I think the educational and psychological studies I mentioned are examples of what I would like to call cargo cult science. In the South Seas there is a cargo cult of people. During the war they saw airplanes land with lots of good materials, and they want the same thing to happen now. So they’ve arranged to imitate things like runways, to put fires along the sides of the runways, to make a wooden hut for a man to sit in, with two wooden pieces on his head like headphones and bars of bamboo sticking out like antennas–he’s the controller–and they wait for the airplanes to land. They’re doing everything right. The form is perfect. It looks exactly the way it looked before. But it doesn’t work. No airplanes land. So I call these things cargo cult science, because they follow all the apparent precepts and forms of scientific investigation, but they’re missing something essential, because the planes don’t land. (p. 310-311)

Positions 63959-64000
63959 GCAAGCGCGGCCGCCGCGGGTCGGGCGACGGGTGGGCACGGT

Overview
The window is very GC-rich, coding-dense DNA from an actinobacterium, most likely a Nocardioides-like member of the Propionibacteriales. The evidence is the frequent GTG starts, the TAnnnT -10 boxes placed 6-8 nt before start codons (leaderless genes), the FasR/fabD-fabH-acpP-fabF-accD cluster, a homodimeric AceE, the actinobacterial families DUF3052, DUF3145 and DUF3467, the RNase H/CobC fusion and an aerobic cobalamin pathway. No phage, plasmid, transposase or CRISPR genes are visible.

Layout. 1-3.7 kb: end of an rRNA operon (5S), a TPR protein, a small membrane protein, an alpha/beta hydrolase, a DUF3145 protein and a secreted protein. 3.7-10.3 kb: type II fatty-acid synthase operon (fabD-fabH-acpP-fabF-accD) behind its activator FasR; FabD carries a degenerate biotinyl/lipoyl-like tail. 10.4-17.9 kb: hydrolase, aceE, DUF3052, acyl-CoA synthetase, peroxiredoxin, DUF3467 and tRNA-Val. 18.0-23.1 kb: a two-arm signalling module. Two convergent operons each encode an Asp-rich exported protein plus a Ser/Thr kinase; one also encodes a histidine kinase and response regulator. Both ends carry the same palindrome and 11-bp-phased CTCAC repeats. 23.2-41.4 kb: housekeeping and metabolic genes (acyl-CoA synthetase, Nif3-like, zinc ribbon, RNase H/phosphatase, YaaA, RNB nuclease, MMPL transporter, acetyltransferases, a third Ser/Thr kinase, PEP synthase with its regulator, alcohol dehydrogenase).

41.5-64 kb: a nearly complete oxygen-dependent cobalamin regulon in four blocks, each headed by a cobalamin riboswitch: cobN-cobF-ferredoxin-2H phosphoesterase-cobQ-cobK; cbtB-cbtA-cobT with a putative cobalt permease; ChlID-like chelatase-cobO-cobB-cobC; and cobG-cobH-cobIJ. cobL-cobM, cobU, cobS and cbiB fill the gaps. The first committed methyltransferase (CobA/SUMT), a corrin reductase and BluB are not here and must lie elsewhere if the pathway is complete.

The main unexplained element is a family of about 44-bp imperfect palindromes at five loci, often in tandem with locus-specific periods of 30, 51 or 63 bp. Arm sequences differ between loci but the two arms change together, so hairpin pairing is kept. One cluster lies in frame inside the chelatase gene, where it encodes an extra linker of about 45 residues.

I was a newly minted biochemist and Feynman’s unique perspective had a significant impact on my critical thinking skills. It established a “cargo cult” sensor in my brain. As my career developed and branched out into other areas of interest, the ubiquity of cargo cult thinking became apparent.

In the work place, “cargo cult” thinking may not necessarily be a bad thing. As a tool, it can be used as an “as if” frame for working out the solution to complex problems or gaining insight into black boxes. By assembling all the known and visible elements and arranging them to match the form as best as possible its easier to see what’s missing.

If an executive’s minions are behaving in a way that reflects his or her approach to management, is that a good thing? Here is where business leaders get into trouble. Are the executive’s minions imitating or implementing?